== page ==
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  1. #1
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    Default Putting an Acme saw filing vise back to work

    I picked up an Acme saw filing vise on Ebay a few months ago. These vises were used on the Acme saw filing machine and apparently most have been removed for bench mounted use. As a result many of these vises lack any type of base on which to stand properly.

    The vise was listed as having a stuck adjuster but otherwise was in good shape. The vise arrived and indeed the jaw adjuster was completely locked with rust. I took no pictures of the process but it involved a thorough wire brushing to remove the paint applied by the seller and years of accumulated grime and rust, multiple applications of penetrating oil and the use of a 1/2" pneumatic impact gun fitted with a drag link socket to free it up. That done I set the vise aside.

    In succeeding months the vise sat unattended as I worked on other projects. During a spate of cold weather recently as I hurriedly closed up shop I managed to topple the vise over and snapped the end off of the closing handle. I then resolved to put the vise into use beginning with a repair of the broken closing handle. My first attempt at repair was made using oxy-acetylene brazing. Try as I might I was unable to get the cast iron handle to wet with braze. I tried 5 different types of brazing rod/flux combinations to no avail. Using an oxidizing flame I managed to burn out some of the graphite over time and got just a dab of 40% silver solder to bond. I then decided to give it my all. The next day I pulled out my arc-welder, mounted a 1/8" MG260 55% nickel rod, clamped up the broken bit, dialed up 90 amps and let it rip. This is the result after filing.

    handle repair.jpg

    Now for the base. I had a couple of pieces of angled plate steel that had been part of a shipping pallet for a piece of equipment that I scrounged. After thirty minutes of sawing, grinding, drilling and wire brushing I had two mounting plates for the vise. A quick search in the parts cabinet yielded suitable 3/8"-16 bolts and washers.

    new mounting brackets.jpg

    Remove years of crud from the mounting holes,

    chasing the mounting holes.jpg

    Now to tune the vise jaws up a bit. The jaw faces had obviously seen some rough handling and were in need of dressing. The bases were attached and the whole assembly was clamped to the workbench for corrective action. Fifteen minutes of draw-filing with my Big Bastard file trued them up easily.

    bringing the jaw tops even and removing file cuts.jpg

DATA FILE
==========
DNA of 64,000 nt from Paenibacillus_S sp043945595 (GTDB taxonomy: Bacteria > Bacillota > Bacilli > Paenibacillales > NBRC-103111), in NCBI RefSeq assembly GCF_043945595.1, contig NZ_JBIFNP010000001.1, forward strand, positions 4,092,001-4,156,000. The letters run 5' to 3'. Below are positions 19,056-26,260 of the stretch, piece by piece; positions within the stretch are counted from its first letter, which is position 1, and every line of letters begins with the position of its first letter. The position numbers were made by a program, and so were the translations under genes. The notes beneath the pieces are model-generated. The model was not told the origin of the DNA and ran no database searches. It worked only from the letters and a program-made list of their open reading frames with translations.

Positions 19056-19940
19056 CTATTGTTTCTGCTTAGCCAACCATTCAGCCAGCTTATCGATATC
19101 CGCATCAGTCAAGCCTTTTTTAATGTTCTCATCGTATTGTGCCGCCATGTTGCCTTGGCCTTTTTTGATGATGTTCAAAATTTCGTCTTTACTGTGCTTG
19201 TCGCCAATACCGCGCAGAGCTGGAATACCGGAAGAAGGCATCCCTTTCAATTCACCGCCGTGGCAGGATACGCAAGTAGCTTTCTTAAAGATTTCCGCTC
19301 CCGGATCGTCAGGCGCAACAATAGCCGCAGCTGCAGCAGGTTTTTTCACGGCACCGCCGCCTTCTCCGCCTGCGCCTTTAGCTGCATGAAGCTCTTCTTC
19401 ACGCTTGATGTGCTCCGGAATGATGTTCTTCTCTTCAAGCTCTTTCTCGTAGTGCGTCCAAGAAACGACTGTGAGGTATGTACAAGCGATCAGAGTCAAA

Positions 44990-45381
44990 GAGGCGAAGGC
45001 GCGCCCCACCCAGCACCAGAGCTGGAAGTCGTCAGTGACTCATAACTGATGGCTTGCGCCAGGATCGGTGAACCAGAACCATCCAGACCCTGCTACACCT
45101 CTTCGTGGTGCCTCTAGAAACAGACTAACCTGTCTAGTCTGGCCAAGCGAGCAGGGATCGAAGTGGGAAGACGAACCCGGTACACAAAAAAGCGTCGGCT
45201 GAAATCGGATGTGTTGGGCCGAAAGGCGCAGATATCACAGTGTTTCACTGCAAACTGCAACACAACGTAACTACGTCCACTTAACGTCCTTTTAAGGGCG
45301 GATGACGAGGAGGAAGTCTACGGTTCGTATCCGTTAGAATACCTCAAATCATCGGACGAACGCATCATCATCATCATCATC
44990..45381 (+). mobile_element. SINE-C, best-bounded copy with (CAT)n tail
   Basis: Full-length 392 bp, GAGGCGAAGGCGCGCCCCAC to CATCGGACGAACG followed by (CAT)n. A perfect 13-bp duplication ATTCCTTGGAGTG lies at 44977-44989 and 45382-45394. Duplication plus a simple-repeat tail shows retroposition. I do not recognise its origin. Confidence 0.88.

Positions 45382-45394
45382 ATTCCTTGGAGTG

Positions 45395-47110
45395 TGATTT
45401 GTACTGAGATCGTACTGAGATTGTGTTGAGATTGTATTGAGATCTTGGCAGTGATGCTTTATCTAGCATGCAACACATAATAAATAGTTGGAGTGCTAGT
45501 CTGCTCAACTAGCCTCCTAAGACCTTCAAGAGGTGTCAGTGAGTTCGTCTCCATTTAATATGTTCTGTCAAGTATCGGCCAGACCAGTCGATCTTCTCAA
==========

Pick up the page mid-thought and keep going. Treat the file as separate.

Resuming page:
A quick check with the straight edge,

    straight she is.jpg

    shows all is well.

    The day was getting on so I thought to proceed directly to painting. First the filth was removed with de-greaser.

    degreasing.jpg

    A wipe down and compressed air blow dry was followed by the application of Krylon gloss Sage Green paint.

    a nice layer of snot green paint.jpg

    Two coats, allow to dry to the touch, re-assemble and back to the bench for final dressing.

    Final trueing of the jaw tops.jpg

    Clean the rust from the jaw faces,

    clean jaw faces.jpg

    Now apply two coats of clear lacquer, clamp the vise to the bench top, insert saw and we're ready to go!

    Ready to go.jpg

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  3. #2
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    Default

    These are the kings of saw vises, pity we don't have them over here.
    Ö..Live a Quiet Life & Work with your Hands

  4. #3
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    Default

    Could you also use that for weight training
    Just am idea lol


    Sent from my iPhone using Tapatalk 2

  5. #4
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    Quote Originally Posted by Simplicity View Post
    Could you also use that for weight training
    Just am idea lol


    Sent from my iPhone using Tapatalk 2
    With the tool-density of my shop I take weight training every day I use it.

  6. #5
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    Default

    It does look solid. I bet there is no chatter working a blade clamped in that. It would be best suited in a permanently mounted position as it must be a chore lifting on and off the bench. Good to see nice old tools saved.
    Regards
    John

  7. #6
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    Quote Originally Posted by orraloon View Post